Sapporo. A mediocre beer. Also, the capital city of Hokkaido Prefecture, Japan’s far-flung north-eastern region. Famous for aforementioned beer, an impressive snow festival, and being a jump-off point for exploring the rest of the large island. How does one get there? Well, we know you’re a cheapo, but we doubt you’re so skint you’d rather undertake an arduous trek and ocean swim instead of opting for one of these somewhat more convenient means of transportation from Tokyo to Sapporo.
|Tokyo => Sapporo||Vanilla Air||¥5,067 (US$47)||Details|
|Tokyo => Sapporo||Jetstar Japan||¥5,351 (US$50)||Details|
|Tokyo => Sapporo||Skymark Airlines||¥9,690 (US$89)||Details|
|Tokyo => Sapporo||Japan Airlines||¥16,059 (US$148)||Details|
Air is by far the easiest way to get from Tokyo to Sapporo, and if you book early enough or during a sale, you can snap up tickets for as little as ¥11,000 (or, fellow cheapos tell us, even less) for a round-trip. The standard range is ¥15,000 to ¥45,000. There are around 80 flights a day to New Chitose Airport in Sapporo from Haneda and Narita in Tokyo–the second busiest air route in the world. Flight time is reasonable—you’ll roll in an hour and a half after takeoff.
Look at LCCs–low cost carriers–for the best deals. It’s important to look at each carrier’s website, since travel booking websites often do not list LCCs. Check budget airlines like Vanilla, Peach, Jetstar, and Skymark for deals. Of special note is Airdo. Airdo (rhymes with hairdo) is Hokkaido’s own LCC, headquartered in Sapporo, and has flights not only between Sapporo and major cities in Japan, but also between Sapporo and smaller Hokkaido cities. For travelers living outside of Japan with non-Japanese passports, Airdo offers a “Welcome to Hokkaido” fare that can be purchased as little as one day in advance. The fare is only ¥8,800 (¥9,600 in peak summer season) one way, and users must present a non-Japanese passport and evidence of a ticket to and from Japan upon check-in. (And read this article for more info on cheap domestic flights.)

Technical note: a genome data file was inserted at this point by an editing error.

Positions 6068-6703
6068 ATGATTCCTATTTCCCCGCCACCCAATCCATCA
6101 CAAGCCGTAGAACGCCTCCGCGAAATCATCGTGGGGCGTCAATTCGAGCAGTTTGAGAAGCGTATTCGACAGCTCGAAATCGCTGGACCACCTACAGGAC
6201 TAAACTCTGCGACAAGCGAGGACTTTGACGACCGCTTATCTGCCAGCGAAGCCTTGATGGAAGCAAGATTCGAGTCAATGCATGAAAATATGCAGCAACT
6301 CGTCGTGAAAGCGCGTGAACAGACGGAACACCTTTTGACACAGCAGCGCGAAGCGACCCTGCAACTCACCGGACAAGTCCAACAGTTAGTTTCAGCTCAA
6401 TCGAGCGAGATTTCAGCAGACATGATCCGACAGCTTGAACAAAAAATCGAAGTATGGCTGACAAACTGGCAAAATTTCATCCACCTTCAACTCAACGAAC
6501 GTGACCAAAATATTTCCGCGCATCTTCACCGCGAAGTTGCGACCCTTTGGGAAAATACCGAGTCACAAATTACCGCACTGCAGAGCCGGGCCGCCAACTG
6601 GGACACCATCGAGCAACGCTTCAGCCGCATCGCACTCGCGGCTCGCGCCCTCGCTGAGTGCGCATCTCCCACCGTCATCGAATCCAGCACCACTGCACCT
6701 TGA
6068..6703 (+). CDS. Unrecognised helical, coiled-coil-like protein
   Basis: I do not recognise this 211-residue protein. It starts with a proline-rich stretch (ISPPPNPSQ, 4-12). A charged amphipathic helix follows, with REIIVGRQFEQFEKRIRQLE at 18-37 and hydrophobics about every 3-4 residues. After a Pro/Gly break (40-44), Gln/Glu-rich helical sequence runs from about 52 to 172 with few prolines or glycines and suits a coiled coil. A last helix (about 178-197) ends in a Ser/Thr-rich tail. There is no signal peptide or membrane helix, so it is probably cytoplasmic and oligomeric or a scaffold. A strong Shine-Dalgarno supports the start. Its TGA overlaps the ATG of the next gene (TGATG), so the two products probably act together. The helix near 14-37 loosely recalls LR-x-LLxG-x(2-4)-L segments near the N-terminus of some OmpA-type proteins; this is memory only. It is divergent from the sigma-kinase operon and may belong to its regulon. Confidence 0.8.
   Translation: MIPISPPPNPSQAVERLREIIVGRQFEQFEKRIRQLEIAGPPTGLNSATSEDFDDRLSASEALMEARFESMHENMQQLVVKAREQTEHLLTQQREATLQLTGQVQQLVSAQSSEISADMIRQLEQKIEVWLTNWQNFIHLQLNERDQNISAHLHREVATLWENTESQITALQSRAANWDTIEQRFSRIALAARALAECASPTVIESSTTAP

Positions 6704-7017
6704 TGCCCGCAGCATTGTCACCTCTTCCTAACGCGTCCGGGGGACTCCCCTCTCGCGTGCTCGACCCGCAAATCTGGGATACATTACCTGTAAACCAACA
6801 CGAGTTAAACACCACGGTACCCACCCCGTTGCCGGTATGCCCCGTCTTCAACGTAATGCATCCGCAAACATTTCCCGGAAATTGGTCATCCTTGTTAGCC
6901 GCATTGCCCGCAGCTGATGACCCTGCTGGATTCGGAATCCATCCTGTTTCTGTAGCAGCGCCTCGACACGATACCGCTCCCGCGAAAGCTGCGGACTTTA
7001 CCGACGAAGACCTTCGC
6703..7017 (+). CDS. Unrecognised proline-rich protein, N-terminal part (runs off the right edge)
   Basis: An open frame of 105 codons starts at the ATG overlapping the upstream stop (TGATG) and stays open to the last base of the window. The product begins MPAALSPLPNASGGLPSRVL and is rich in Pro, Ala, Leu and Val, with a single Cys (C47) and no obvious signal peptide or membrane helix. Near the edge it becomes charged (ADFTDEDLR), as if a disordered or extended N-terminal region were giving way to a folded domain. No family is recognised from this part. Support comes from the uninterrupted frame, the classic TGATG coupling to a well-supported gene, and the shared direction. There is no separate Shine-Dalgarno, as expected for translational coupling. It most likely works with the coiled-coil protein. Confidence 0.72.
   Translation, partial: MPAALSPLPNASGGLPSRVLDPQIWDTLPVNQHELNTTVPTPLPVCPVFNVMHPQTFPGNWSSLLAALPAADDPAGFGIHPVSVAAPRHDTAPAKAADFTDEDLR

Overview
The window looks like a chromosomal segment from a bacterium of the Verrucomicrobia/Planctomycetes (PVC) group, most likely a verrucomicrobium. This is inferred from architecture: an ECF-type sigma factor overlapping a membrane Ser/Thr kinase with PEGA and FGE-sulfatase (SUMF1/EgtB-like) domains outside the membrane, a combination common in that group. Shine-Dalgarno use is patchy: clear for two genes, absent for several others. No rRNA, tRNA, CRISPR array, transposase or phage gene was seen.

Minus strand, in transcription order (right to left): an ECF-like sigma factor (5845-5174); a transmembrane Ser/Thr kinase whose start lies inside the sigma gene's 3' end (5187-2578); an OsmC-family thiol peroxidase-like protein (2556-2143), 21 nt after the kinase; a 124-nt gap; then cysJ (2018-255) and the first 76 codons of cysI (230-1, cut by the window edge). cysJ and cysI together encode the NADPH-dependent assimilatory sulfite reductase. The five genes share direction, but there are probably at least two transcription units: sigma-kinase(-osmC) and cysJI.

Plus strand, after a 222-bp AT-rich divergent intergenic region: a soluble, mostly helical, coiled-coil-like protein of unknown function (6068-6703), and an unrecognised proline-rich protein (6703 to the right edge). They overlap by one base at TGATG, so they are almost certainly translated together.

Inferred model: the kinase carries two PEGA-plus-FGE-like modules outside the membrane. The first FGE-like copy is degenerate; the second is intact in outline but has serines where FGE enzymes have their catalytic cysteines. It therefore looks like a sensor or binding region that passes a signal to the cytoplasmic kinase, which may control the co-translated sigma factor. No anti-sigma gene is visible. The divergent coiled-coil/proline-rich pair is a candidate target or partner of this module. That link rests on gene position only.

Bullet Train plus Express Train Combination
As of March 26 2016, you’re able to take the shinkansen from Tokyo to Shin-Hakodate-Hokuto Station. That’s in Hakodate, at the bottom of Hokkaido, which is … not so close to Sapporo. It is closer than Shin-Aomori though, which is still on the main island of Japan, which was until recently as far as you can currently go by bullet train. The Hakodate leg is the first section of the Hokkaido shinkansen, which will gradually be expanded to Sapporo and beyond. However, that’s more than a decade away. This bottom bit took more than 10 years of development as it is.
It will take 4 hours 10 minutes from Tokyo to Shin-Hakodate-Hokuto (¥22,690 one-way), and then another 4.5 hours on express trains to get to Sapporo (¥8,000 to ¥9,000 one-way). You can book your Tokyo to Hakodate shinkansen tickets in advance here.
Note that this (one-way) train journey costs about the same as the 7-day JR Rail Pass, which gives you virtually unlimited rides on bullet trains countrywide, so if you have any further rail travel on your itinerary, you should seriously consider buying the JR Pass instead.
For roughly ¥9,000 each way, you can take a ferry from Oarai in Ibaraki Prefecture (an hour and a bit from Tokyo) to Tomakomai, an hour south of Sapporo by train. There are early evening and late night departures, and the whole trip takes about 19 hours. You can rent a cabin—economy or something slightly fancier, depending on your budget. The cheapest option involves a bit of floor space in a communal room. There is a kind of boat restaurant, so you’ll be well-fed, in addition to well-bored by the time you arrive. Unless you’re moving large objects or trying to tap into your inner pirate, we have to ask, why not just take the bullet train or fly?
Got any other suggestions for getting from Tokyo to Sapporo? Leave us a comment.
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